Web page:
Indeed, some investors are beating the drum for Coke to sell off these bottlers. One Wall Street analyst demanded to know earlier this week: "Why aren't deals happening faster?"
In an interview with DailyFinance shortly after Coke's earnings conference call, CEO Muhtar Kent noted the need for the stars to be perfectly aligned before Coca-Cola will sell its company-owned bottlers. "When the time is right," said Kent, "we will find the right home at the right financial conditions. We continue to adhere to that philosophy." He added that the company is a strong believer in its franchise system.
Bringing Bottlers Under One Roof
That's quite a turnaround from just a few years ago, when Coke faced a revolt among its bottling partners who felt out of step -- and sometimes felt in the dark -- with the supplier of the famous secret carbonated sauce. At times they were loath to invest in their bottling operations.
That hurt Coca-Cola, whose fortunes are closely tied to the bottlers and their ability to distribute Coke's beverages to customers. So, in January 2006, Coca-Cola formed its Bottling Investments Group to bring all of its company-owned bottling operations under one roof and serve as a clearinghouse of sorts to acquire bottlers' broken operations and fix them up for future sale.
Two years ago, CEO Kent was talking about the need to turn around bottling operations the beverage maker acquired in the Philipines, Germany, India, China, Uruguay and parts of Brazil. But today, his talk is more about finding the right buyer for these assets.
Coca-Cola's bottling operation in Germany, for example, posted a 1% increase in shipments this year -- its first rise since 2007. The bottler in the Philipines hiked shipments by more than 10% this year over last year. Brazil posted 11% growth, India rose at a staggering 17% rate, China 6% and North America 1%, says a Coca-Cola spokesman.
Looking for the Proper Fit
During the earnings conference call, Credit Suisse analyst Carlos Laboy noted that Coke is showing tremendous improvement in its company-owned bottling territories. He asked company execs whether there's a new urgency in 2011 to prioritize or refranchise some of its repaired bottling operations over the next couple of years.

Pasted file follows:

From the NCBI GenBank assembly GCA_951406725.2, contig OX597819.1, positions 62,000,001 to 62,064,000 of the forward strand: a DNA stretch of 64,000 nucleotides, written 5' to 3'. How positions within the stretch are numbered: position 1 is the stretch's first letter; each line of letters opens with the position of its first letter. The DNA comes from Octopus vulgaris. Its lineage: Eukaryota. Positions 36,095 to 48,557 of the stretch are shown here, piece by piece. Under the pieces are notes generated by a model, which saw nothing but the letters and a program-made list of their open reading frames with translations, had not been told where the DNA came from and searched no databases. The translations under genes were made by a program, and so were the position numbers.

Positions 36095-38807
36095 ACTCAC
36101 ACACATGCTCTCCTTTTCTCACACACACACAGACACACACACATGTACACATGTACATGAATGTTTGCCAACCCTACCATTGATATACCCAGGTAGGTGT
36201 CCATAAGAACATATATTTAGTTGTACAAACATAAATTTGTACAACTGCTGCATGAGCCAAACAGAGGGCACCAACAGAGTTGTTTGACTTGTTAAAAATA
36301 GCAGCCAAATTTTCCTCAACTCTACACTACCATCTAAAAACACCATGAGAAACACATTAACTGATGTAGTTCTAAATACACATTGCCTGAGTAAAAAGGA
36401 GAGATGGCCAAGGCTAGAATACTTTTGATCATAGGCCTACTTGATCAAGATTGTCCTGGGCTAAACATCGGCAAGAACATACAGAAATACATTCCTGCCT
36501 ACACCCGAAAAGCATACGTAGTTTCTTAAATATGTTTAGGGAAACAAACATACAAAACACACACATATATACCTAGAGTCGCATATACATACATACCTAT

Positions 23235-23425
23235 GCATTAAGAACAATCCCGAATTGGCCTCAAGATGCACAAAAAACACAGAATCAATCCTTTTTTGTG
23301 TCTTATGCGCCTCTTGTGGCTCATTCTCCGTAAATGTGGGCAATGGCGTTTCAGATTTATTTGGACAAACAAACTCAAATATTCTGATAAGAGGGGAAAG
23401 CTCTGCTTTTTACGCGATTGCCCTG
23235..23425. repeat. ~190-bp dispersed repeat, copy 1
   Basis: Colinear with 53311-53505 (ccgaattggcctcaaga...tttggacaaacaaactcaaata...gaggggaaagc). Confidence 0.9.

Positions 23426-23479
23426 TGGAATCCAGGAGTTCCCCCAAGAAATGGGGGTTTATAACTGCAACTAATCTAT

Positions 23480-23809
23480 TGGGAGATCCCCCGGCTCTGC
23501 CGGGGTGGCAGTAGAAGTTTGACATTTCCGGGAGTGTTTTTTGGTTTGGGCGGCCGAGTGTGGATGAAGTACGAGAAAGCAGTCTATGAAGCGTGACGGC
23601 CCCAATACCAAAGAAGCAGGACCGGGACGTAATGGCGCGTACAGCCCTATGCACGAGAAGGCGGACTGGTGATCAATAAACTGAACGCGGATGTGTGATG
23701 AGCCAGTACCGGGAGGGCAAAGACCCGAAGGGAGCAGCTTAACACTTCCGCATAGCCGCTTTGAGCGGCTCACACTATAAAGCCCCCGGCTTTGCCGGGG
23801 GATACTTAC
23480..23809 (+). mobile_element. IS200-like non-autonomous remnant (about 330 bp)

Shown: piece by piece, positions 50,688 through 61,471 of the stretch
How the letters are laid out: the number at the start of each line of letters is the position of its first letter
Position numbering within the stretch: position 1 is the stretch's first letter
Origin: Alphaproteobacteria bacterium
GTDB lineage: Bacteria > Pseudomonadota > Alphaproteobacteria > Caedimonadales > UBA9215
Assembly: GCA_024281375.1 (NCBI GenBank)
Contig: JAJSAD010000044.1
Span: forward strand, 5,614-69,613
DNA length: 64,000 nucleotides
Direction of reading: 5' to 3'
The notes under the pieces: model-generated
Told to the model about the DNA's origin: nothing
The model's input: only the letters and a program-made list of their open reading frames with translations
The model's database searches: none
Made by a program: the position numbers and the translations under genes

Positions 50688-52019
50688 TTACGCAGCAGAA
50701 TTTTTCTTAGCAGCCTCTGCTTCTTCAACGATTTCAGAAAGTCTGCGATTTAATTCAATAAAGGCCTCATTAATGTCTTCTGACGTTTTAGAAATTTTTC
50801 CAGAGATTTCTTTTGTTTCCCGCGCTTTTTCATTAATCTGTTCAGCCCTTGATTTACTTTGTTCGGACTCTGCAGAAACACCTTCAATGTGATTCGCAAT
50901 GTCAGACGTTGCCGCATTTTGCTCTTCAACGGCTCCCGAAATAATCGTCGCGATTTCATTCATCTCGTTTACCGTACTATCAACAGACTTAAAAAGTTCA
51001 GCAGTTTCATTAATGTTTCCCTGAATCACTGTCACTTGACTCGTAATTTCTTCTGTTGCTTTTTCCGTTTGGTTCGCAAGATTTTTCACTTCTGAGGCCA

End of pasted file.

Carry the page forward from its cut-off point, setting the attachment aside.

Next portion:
Then he added: "And most importantly, a management [fit]."
Kent stressed that Coca-Cola is looking for a buyer that provides these attributes and a fair purchase price. He notes that the company is looking for more than just someone with the highest offer. "This is a very closely aligned system. It's not like selling another product, or a car, or a factory," Kent said. "It's a very different set of circumstances."
An example of the sort of alignment Kent is referring to occurred last year, when Coca-Cola announced it was acquiring the North American operations of one of its largest bottlers, Coca-Cola Enterprises (CCE). That move was designed to make Coca-Cola more nimble with a unified business system in its core North America market, where it was losing share as Americans shifted to noncarbonated drinks, which many consumers view as healthier.
Booking a Nifty Gain
As part of that largely cashless deal, however, Coca-Cola gave Enterprises its bottling operations in Norway and Sweden, as well as the right to acquire Coca-Cola's majority stake in its German bottling operations.
And because Coca-Cola was carrying its Norwegian and Swedish bottling operations on its books at the fixer-upper price, once it completed the transaction to Coca-Cola Enterprises at the higher market-value price, the beverage company ended up posting a $5 billion gain on the deal.
If you take this example and apply it to Coca-Cola's other rebuilt bottling operations around the world, those transactions carry the potential to be the gift that keeps on giving as the company sells those assets and also improves their profit outlook with fewer facilities to pour capital into.
"It's Not About a Quarter"
For Wall Street, those sales couldn't come soon enough. But Kent offered this comment:
"We are here to generate long-term sustainable growth for our shareholders. It's not about a quarter or a year. It's about achieving our 2020 vision, which is creating another Coca-Cola company in 10 years what it took to create in 125 [years]."
That may be so. Still, lots of investors would be happy to see Coke bottle up some big gains by selling off these operations.